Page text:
It looks like NASA’s Hubble Space Telescope is busy helping with new discoveries again. After studying the well-known Ring Nebula, it’s helped scientists make a curious new observation: The nebula is more like a “jelly doughnut” than a “bagel”, making its name a bit of a misnomer.
These new descriptions come from researcher C. Robert O’Dell, team leader of a group studying the nebula using past and present Hubble images as well as imagery from other ground telescopes. The group found the central nebula is less circular than astronomers thought, and also contains more material than previously believed.
Previous telescope imagery lead scientists to believe that the nebula had a mysterious, unknown gaseous object in its center. Now, the Hubble telescope found the ring actually wraps around a blue, football-shaped “structure,” the protrudes out of the ring, hence the doughnut analogy. The blue gas is helium lit up by the radiation from the central white dwarf star.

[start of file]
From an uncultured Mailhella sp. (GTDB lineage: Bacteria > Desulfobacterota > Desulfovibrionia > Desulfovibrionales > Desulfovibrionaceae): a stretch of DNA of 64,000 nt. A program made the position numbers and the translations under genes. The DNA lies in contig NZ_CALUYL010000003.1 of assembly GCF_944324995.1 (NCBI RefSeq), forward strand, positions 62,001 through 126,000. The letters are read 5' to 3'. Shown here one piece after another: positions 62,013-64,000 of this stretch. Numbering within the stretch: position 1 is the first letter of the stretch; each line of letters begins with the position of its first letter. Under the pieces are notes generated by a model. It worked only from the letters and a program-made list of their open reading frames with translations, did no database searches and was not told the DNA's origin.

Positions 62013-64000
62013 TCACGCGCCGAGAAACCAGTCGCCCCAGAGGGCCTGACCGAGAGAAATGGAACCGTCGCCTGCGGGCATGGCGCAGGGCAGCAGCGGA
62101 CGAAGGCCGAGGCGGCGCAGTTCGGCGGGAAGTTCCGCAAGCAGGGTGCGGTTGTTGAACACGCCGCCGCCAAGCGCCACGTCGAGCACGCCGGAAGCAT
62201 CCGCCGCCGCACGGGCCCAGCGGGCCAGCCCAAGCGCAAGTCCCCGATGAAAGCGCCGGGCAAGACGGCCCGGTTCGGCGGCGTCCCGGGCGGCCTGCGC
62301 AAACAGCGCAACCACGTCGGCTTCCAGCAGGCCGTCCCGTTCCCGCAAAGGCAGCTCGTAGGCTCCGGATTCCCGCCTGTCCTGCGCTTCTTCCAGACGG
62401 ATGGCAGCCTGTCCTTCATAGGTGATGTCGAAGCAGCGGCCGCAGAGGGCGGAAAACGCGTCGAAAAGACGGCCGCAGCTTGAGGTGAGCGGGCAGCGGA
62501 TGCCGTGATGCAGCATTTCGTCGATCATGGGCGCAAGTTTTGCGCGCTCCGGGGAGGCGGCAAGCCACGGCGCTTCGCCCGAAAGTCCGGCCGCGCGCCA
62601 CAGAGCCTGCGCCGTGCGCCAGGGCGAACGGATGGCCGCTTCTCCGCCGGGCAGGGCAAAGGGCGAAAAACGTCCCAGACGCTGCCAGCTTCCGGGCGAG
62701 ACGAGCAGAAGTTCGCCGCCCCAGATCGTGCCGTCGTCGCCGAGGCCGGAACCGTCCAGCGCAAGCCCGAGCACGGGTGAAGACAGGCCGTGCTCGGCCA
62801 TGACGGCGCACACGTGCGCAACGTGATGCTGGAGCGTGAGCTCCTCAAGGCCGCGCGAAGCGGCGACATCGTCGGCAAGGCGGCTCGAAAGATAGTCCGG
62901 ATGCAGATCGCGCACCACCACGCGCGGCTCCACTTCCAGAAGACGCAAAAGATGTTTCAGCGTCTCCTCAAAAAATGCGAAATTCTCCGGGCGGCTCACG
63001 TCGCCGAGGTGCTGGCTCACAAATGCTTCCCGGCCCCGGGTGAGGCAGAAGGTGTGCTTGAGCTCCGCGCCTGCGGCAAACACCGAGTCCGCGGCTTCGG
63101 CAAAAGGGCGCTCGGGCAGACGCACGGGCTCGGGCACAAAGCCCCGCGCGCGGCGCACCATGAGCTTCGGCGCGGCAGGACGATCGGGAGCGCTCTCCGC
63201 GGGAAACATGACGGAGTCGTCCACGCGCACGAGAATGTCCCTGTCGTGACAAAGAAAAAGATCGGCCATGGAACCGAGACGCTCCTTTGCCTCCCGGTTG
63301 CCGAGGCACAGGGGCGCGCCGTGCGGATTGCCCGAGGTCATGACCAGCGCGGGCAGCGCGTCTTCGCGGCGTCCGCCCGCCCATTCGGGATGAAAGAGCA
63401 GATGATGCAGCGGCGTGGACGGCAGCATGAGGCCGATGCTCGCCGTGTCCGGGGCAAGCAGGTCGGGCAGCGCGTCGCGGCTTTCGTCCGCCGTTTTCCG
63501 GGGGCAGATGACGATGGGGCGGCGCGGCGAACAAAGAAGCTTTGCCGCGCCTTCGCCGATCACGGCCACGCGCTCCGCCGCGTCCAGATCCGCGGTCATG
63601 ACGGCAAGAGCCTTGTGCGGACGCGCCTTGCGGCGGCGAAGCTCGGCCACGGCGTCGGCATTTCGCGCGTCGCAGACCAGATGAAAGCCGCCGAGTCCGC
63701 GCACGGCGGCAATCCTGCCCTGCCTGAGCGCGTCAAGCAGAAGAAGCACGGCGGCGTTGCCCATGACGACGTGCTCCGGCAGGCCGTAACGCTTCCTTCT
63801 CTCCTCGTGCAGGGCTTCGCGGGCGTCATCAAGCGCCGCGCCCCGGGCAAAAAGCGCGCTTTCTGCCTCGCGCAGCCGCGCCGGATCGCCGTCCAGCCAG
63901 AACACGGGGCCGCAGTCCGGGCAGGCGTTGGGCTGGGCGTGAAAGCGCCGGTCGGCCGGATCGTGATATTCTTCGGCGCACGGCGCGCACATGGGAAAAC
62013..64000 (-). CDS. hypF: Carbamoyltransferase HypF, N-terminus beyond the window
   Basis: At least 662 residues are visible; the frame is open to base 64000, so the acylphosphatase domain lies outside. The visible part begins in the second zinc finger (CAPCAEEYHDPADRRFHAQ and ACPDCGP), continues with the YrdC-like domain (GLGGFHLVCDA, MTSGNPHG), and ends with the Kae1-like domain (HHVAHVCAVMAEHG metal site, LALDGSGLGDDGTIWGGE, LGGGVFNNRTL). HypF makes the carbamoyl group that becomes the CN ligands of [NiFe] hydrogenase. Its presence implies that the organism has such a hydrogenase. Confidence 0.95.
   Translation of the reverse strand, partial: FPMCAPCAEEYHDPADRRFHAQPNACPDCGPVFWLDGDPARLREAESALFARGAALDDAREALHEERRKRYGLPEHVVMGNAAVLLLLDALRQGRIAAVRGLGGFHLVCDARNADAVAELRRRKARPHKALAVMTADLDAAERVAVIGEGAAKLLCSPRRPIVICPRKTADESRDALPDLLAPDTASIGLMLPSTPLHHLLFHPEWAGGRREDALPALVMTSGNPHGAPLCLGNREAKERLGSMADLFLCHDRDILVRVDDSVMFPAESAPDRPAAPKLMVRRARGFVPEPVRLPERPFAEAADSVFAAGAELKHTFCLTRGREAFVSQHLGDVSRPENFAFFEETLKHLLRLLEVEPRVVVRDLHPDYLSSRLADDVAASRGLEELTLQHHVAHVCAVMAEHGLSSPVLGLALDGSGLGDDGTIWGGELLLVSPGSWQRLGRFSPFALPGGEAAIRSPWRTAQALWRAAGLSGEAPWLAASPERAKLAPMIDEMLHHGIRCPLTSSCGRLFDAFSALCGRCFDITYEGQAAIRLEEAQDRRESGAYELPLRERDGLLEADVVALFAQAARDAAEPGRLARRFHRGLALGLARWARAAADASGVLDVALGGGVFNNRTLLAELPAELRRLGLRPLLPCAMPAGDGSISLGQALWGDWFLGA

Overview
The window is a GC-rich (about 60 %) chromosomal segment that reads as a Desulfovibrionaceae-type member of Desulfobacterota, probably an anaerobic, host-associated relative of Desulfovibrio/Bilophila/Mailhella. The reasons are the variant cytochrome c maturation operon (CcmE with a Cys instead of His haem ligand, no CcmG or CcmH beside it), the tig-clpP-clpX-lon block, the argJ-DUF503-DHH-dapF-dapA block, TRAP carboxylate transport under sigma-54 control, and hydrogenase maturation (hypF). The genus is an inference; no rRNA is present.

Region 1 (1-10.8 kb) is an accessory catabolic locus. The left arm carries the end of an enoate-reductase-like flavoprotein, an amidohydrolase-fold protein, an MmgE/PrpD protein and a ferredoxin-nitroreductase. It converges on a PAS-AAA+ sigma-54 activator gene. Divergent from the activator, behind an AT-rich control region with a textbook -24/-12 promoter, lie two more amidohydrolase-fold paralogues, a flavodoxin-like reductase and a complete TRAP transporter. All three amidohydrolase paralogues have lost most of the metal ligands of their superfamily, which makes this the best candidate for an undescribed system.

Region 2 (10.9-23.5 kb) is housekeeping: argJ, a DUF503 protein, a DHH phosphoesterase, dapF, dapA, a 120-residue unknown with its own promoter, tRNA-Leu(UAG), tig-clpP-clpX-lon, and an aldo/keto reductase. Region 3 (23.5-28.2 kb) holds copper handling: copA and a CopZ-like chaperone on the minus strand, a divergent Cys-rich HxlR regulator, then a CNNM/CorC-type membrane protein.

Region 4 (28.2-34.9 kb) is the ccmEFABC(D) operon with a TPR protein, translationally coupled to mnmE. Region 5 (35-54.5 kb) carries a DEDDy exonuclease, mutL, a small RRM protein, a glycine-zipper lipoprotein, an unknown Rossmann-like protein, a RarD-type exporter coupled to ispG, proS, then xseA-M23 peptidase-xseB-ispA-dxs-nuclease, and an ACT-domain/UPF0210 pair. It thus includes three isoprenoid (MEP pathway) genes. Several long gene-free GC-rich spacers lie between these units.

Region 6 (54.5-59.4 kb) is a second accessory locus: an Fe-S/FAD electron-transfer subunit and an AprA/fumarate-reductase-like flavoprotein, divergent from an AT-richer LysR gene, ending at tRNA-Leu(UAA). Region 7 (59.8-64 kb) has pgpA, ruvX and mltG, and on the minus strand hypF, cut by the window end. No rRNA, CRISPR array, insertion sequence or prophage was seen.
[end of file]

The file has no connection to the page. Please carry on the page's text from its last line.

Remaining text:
The sun-like star ejected a load of hot gas some 4,000 years ago as it used up its hydrogen fuel and outer gas layers, causing its collapse. The fast-moving gas then slammed into other materials, forming a number of rings. Now, even though the nebula is expanding outward at a rate of 43,000 miles an hour, the center is expanding at a faster rate, so it's not much of a "bagel."
Sadly, the Ring Nebula, which is one light-year wide and 2,000 light-years from Earth, will not glow so beautifully forever. Eventually, if will expand so much that it fades into the rest of the universe. But there's no need to run out with your telescopes—this won’t happen for at least another 10,000 years.
Sadly though, I don’t think Doughnut Nebula has quite the same ring to it (pun intended) as its current name…
This story, "NASA says Ring Nebula is more like a jelly donut than a bagel, is obviously hungry" was originally published by TechHive.